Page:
The fall of yield for Greek bonds, the positive Régling and the “exit”

The fall of yield for Greek bonds, the positive Régling and the “exit”

Greece’s government bond yield are at the lowest levels in the last 13 years, having fallen by 19 basis points this week and 21 basis points in the previous one, indicating that the Greek economy is recovering more and there is expected to be a meeting between Finance Minister Euclid Tsakalotos and IMF Chief Cristian Lagarde, on the early repayment of part of Greece’s debt to the Fund.

Greece’s 10-year bond yield stood at 3.35%, while the yield on five-year bonds at 2.2%, which paves the way for the next foray into the markets (probably with a 7-year bond) , shortly before or shortly after Easter, so that the loan plan for this year can be completed!

Greece is borrowing cheaper than the US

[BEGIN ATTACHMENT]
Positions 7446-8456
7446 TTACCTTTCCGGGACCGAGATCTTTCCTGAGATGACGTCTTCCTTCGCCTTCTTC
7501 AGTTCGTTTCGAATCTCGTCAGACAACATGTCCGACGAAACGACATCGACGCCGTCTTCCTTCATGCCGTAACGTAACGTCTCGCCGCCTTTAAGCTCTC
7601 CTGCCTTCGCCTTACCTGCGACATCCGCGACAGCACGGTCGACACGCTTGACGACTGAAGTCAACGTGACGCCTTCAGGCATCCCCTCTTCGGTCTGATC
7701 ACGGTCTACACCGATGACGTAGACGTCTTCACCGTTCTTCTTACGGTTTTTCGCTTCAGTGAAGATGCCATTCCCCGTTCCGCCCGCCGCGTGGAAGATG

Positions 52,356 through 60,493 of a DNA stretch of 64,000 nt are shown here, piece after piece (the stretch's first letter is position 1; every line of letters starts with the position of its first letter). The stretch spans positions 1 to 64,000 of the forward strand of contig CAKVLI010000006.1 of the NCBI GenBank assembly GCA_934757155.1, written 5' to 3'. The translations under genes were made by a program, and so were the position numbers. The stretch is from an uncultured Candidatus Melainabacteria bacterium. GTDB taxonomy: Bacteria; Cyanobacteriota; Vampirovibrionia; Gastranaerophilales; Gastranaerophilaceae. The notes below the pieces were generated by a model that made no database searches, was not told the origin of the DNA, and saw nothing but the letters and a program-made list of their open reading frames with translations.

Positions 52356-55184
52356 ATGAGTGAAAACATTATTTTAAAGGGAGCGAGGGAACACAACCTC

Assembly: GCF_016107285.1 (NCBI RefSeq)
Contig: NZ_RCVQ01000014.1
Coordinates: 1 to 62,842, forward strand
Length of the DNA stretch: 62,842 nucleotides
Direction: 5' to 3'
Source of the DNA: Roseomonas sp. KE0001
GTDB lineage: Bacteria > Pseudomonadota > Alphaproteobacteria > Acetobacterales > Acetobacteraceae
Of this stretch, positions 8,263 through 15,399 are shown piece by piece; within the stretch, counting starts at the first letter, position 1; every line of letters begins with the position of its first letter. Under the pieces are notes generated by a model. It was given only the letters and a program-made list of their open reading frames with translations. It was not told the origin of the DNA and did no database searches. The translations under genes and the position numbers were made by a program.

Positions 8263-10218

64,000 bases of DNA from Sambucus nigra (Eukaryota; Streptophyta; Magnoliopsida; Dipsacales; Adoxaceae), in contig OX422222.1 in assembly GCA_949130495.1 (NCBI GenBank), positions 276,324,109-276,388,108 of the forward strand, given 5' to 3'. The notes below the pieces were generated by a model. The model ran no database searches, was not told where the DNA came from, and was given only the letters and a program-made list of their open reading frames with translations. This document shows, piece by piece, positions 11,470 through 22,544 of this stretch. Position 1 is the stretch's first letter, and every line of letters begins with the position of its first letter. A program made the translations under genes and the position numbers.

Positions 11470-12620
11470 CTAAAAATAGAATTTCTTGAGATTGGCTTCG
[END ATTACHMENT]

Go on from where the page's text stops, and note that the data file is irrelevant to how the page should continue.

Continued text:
Characteristic of the good course of the economy is the outside testimony. “In the financial markets, Greece can suddenly borrow cheaper than the US, and everyone is rubbing their eyes with surprise. But is it possible? “, Writes Die welt. Bloomberg reports that the renewed hunting of yields on global bond markets has brought investors to waters that are traditionally troubled. The rally of Greek bonds, after Eurogroup’s approval for the disbursement of money to the most indebted country of the eurozone, has brought the yields of five-year bonds below those of the US.

Regling: The worst is behind for Greece

Meanwhile, the message that Greece has left the worst behind was sent by the head of the European Stability Mechanism (ESM), Klaus Regling, on the sidelines of the IMF Spring Summit in Washington, noting that now the focus should shift to the growth momentum of the Greek economy.

Speaking to CNBC television network and asked about the current state of the Greek economy, Regling underlined the progress that has been made over the last eight years. Indicatively, he said that Greece had a budget deficit of 15.5% of GDP and is now continuously recording primary surpluses, which he noted, shows that the country’s finances are in order.

At this point, he stressed that “the worst are behind Greece”, but he said that the country “has not reached the end of the road”. In particular, he argued that there are reforms that still need to be implemented and that focus should shift on boosting growth./ibna